• I want to align myself with worthwhile causes. McClintock must go and I want to help make that happen.
• I can’t stand by and do nothing.
• As the mom of a 6 year old girl and aunt to 11 year old twin girls I see the threats to their success, health and well-being under attack. They are strong girls. They speak up but how can we stop the trainwreck that is just shoving them aside and invading their chances at a full and happy life by removing choices and opportunities that fulfill them and really extend through out their lifetime. I never want them to feel that they are less than . . . but our administration is constantly berating and insulting good female human beings is ludicrous.
• Bring attention to people of the defects of the current administration and our Congressman. Show that there is support for resistance to these policies. Also helps motivate me to see others who think the same
• Partly social therapy (I’m not alone!), partly to make a statement, partly (when NRA nuts or Proud Boys show up) to practice my John Lewis civil disobedience skills.
• Flip the 4th!
Which brings us—finally—around to the angry aspect of our angry mob. Anger seems almost too small a word to describe the emotion we feel as we consider why we keep showing up for RATT Pack. Fury, maybe, or rage. But it’s not a helpless rage. And that’s the secret of the angry mobs the title refers to. Our anger is our fuel.
You see, when we finish our pleasant hour with the RATT Pack, we’re not going home to stream Netflix (though that has its place). We’ve got other work to do. We’re members of Indivisible groups and local Democratic clubs and Sierra Forward and environmental groups and the ACLU and the League of Women Voters and the California Alliance for Retired Americans. We’re canvassing and phonebanking and registering voters. We’re doing voter outreach at high schools and new citizen ceremonies, and searching out infrequent voters to turn them into voters this year and for years to come.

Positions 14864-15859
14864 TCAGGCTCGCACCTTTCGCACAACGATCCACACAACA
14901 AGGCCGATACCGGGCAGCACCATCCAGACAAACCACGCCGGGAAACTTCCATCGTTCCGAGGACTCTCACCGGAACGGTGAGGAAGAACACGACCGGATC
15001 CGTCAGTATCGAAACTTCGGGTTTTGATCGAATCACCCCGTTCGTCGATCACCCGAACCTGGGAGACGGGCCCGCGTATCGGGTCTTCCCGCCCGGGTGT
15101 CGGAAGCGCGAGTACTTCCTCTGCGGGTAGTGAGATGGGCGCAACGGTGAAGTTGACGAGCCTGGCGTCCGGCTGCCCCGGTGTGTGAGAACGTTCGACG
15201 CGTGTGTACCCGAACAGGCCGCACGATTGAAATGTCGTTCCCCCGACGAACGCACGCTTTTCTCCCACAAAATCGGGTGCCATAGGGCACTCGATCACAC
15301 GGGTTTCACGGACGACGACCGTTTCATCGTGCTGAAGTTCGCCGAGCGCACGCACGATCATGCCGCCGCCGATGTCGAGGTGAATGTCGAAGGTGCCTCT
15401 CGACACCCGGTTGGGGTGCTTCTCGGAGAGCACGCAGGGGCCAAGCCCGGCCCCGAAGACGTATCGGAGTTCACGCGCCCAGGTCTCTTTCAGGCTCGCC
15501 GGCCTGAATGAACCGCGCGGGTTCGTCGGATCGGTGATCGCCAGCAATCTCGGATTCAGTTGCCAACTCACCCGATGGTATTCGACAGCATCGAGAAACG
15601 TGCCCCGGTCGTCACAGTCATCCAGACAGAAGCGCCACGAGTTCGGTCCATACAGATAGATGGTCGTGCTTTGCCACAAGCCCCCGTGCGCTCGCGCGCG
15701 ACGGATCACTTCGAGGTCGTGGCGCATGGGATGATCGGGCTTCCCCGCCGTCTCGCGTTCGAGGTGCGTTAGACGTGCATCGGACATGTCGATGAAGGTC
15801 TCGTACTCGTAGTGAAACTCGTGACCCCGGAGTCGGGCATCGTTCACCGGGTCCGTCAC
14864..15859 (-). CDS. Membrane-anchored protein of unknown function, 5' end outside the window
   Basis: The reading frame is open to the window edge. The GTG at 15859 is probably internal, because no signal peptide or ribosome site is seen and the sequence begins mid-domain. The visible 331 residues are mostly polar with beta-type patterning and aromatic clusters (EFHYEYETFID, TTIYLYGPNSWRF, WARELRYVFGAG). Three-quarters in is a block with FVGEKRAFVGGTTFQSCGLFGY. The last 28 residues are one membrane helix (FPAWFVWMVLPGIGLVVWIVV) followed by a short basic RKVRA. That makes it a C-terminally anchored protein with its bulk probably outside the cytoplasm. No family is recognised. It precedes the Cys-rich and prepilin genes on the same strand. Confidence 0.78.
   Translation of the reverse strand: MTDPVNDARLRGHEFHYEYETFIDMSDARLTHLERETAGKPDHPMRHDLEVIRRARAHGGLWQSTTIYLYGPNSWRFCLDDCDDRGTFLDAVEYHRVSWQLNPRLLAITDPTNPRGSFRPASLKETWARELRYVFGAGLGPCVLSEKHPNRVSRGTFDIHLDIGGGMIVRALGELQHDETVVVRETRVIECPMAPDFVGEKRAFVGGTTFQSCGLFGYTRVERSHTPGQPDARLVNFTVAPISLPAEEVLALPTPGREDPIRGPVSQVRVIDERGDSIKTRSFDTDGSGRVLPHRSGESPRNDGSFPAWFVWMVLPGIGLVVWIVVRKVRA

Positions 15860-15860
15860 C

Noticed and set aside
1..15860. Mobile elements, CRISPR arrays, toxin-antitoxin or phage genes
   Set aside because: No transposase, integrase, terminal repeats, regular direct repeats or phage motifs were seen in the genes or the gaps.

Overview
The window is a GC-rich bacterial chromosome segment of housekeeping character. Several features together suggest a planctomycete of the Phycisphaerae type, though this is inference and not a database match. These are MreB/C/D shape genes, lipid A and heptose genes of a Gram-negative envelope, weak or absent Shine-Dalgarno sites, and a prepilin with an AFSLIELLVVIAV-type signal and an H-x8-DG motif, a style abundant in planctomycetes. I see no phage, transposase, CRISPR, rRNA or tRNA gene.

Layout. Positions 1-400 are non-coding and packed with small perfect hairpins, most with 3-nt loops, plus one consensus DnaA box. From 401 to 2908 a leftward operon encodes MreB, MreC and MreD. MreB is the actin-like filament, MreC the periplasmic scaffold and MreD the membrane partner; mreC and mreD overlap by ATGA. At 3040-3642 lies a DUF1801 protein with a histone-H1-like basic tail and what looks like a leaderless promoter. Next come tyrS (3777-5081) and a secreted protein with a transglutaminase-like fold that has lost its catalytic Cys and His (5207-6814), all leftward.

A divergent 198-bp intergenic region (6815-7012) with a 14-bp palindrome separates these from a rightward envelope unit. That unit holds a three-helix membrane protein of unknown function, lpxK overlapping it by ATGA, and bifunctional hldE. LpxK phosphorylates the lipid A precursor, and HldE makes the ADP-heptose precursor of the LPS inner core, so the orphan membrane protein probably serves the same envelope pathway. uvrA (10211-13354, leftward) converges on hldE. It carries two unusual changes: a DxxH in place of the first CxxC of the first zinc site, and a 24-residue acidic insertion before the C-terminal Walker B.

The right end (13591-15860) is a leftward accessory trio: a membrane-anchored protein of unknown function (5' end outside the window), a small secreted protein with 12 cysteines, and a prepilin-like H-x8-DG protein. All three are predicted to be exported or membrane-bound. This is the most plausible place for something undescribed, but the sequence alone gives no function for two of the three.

As a matter of fact, it’s Tuesday morning and almost time to leave for RATT Pack. Plus, I’ve got a data entry shift coming up a little while after that at Jessica Morse’s local campaign field office. If we don’t flip the House this November, it won’t be because I didn’t do my part. But before I go, let me leave you with a quote from Rebecca Traister’s Good and Mad, her new book about women’s anger and how and why our society so often treats it as a problem, and how it can be a positive, useful force, that long-term fuel we’ll need for the years ahead.
The task—especially for the newly awakened, the newly angry, especially for the white women, for whom incentives to renounce their rage will be highest in coming years—is to keep going, to not turn back, to not give in to the easier path, the one where we weren’t angry all the time, where we accepted the comforts of racial and economic advantage that will always be on offer to those who don’t challenge power. Our job is to stay angry . . . perhaps for a very long time.
“It is probably going to be years,” Emma Gonzalez told reporters in 2018 about her battle against the gun lobby. “And at this point, I don’t know that I mind. Nothing that’s worth it is easy . . . We could very well die trying to do this. But we could very well die not trying to do this too. So why not die for something rather than nothing?”
* Some people, anyway.
** As a resident of Elk Grove, Rep. McClintock is himself represented by Rep. Ami Bera (D-Elk Grove), and has never lived in his own district, which partially accounts for the creation and continuing energy of the RATT Pack.
*** Mehfil, definitely.